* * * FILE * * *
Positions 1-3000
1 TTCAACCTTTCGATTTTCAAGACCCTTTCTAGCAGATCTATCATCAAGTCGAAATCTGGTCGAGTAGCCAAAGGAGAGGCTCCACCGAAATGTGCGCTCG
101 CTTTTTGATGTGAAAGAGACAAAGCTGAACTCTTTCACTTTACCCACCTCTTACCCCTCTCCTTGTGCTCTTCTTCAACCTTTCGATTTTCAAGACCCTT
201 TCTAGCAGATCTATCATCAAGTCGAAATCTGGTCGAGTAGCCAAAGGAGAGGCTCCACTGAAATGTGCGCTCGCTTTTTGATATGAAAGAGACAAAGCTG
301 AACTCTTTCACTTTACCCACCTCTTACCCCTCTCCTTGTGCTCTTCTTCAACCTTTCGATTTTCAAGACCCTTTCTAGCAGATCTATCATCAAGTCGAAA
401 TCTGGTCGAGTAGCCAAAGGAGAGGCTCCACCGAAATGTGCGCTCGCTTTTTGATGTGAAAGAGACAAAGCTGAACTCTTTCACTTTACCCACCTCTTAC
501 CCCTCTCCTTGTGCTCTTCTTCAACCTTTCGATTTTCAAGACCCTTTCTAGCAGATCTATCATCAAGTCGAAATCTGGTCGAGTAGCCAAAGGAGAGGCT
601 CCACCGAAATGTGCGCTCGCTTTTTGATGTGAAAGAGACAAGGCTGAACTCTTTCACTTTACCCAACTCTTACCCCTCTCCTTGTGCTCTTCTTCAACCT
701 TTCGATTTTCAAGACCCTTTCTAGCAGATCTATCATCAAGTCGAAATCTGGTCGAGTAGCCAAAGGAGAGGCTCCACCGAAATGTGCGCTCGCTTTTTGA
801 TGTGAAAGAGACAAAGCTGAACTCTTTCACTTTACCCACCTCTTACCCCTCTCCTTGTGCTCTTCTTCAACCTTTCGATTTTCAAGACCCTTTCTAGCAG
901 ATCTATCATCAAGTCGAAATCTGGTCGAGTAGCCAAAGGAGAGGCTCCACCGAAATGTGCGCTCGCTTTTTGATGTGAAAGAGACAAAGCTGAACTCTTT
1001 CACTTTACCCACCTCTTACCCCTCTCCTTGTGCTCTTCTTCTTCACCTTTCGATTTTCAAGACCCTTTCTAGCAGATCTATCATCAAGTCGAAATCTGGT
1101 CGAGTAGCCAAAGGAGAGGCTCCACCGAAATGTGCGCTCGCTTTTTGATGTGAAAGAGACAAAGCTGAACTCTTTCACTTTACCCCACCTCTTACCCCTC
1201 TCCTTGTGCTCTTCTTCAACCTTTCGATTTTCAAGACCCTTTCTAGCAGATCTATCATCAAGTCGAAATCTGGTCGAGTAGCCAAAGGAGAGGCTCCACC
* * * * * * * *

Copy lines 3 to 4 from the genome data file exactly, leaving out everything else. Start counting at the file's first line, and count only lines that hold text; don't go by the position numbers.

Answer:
101 CTTTTTGATGTGAAAGAGACAAAGCTGAACTCTTTCACTTTACCCACCTCTTACCCCTCTCCTTGTGCTCTTCTTCAACCTTTCGATTTTCAAGACCCTT
201 TCTAGCAGATCTATCATCAAGTCGAAATCTGGTCGAGTAGCCAAAGGAGAGGCTCCACTGAAATGTGCGCTCGCTTTTTGATATGAAAGAGACAAAGCTG